China Natural Resources, Inc. (“CHNR”), a natural resources company based in the People’s Republic of China (the “PRC”) with shares listed on the NASDAQ Capital Market, recently completed the spin-off (the “Spin-Off”) and listing by introduction (the “Listing by Introduction”) on The Stock Exchange of Hong Kong Limited (the “Hong Kong Stock Exchange”) of its wholly-owned subsidiary, Feishang Anthracite Resources Limited (“Feishang Anthracite”), which operated CHNR’s coal mining and related businesses prior to the Spin-Off. [1] S&C represented CHNR and Feishang Anthracite in connection with the Spin-Off and Listing by Introduction, which is the first-of-its-kind where a U.S.-listed company successfully spun off and listed shares of its businesses on the Hong Kong Stock Exchange, including advising on the U.S. and Hong Kong legal issues that arose in connection with this transaction.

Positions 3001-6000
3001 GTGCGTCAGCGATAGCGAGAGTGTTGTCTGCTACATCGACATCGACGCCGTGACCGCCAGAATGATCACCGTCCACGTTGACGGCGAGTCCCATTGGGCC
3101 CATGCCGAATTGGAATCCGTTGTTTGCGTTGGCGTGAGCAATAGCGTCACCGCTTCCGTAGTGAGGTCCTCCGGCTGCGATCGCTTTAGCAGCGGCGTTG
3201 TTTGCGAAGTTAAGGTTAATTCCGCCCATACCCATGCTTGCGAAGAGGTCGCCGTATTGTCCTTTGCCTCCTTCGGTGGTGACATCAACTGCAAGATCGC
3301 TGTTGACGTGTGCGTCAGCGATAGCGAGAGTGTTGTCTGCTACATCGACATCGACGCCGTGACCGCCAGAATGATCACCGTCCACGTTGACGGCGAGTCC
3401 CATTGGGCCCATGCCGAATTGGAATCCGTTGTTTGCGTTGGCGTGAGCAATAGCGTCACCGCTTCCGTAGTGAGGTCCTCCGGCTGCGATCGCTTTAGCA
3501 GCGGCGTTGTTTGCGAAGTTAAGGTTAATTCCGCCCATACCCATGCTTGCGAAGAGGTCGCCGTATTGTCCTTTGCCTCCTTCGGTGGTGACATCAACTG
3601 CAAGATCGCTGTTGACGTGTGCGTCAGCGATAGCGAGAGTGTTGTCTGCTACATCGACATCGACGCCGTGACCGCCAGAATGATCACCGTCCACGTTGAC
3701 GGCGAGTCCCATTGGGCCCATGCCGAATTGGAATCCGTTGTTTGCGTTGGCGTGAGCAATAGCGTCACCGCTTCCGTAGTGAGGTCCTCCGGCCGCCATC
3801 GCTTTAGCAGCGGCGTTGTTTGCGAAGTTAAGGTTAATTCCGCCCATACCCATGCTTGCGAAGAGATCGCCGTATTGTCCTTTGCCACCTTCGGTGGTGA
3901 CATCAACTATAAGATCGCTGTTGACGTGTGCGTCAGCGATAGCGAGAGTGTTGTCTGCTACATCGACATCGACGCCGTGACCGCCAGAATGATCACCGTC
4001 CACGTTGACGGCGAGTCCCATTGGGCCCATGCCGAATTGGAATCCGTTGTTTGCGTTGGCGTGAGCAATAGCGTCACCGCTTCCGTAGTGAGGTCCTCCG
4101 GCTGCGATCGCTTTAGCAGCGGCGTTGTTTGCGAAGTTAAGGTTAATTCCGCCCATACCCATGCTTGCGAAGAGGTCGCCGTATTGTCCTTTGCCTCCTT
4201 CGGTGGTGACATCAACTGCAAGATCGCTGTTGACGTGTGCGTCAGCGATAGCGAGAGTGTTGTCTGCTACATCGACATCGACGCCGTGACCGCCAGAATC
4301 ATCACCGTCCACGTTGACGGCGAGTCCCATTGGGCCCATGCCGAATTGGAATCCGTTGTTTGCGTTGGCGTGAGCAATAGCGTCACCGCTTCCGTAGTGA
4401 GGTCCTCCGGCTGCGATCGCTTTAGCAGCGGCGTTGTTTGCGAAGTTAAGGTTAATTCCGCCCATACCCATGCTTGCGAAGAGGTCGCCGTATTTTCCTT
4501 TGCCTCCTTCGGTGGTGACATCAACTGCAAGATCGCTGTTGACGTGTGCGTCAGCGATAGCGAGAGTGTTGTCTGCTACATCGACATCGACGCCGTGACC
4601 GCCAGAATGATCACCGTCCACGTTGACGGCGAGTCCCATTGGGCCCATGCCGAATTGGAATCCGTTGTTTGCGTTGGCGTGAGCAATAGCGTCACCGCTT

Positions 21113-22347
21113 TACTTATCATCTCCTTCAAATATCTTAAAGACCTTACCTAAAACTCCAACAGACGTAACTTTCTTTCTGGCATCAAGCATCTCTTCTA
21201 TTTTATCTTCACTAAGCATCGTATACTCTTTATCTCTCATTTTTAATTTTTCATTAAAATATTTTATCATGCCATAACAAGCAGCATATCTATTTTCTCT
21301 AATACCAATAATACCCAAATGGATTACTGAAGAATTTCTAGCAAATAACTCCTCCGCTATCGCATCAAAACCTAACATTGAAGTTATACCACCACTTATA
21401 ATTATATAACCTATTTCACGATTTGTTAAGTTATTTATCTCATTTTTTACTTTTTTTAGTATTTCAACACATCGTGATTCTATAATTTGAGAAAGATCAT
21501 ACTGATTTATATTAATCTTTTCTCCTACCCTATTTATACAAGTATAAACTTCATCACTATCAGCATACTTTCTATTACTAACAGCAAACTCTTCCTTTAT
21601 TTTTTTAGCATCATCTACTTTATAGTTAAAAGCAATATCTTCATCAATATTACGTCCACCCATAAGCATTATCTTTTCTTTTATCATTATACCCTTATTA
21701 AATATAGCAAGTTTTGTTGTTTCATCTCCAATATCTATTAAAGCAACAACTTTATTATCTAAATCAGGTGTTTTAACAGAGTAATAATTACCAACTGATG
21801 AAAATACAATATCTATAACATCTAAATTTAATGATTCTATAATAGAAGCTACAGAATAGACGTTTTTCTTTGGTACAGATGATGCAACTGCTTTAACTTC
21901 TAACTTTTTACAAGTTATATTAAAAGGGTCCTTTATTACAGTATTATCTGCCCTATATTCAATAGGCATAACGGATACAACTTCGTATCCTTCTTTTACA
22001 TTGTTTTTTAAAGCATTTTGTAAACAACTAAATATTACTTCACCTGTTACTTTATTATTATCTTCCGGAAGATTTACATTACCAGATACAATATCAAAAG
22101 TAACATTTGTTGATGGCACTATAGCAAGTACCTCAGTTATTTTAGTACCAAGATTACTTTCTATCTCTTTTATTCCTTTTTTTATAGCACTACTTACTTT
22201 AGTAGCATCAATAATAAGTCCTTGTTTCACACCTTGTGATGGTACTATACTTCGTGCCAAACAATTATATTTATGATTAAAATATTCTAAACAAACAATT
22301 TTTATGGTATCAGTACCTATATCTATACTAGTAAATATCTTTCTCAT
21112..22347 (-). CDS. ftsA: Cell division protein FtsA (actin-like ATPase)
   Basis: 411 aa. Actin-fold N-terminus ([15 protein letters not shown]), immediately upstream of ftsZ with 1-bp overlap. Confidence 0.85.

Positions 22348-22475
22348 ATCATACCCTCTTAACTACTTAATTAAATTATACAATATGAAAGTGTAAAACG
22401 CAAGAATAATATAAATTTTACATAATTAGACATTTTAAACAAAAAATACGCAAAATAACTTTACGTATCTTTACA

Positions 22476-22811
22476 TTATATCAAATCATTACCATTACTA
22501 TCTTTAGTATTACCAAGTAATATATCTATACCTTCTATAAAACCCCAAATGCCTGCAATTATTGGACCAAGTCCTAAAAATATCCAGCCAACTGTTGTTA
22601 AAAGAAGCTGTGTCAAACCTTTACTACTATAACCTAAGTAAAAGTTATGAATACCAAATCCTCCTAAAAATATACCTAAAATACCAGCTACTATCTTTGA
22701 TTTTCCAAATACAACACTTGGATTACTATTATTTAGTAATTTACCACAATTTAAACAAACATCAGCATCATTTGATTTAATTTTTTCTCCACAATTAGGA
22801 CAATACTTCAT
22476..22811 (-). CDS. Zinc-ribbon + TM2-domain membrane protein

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Structural Corporate Degradation Due to Too-Big-To-Fail Finance

Mark Roe is the David Berg Professor of Law at Harvard Law School, where he teaches bankruptcy and corporate law.

Corporate governance incentives at too-big-to-fail financial firms deserve systematic examination. For industrial conglomerates that have grown too large, internal and external corporate structural pressures push to re-size the firm. External activists press it to restructure to raise its stock market value. Inside the firm, boards and managers see that the too-big firm can be more efficient and more profitable if restructured via spin-offs and sales. But for large, too-big-to-fail financial firms (1) if the value captured by being too-big-to-fail lowers the firms’ financing costs enough and (2) if a resized firm or the spun-off entities would lose that funding benefit, then a major constraint on industrial firm over-expansion breaks down for too-big-to-fail finance.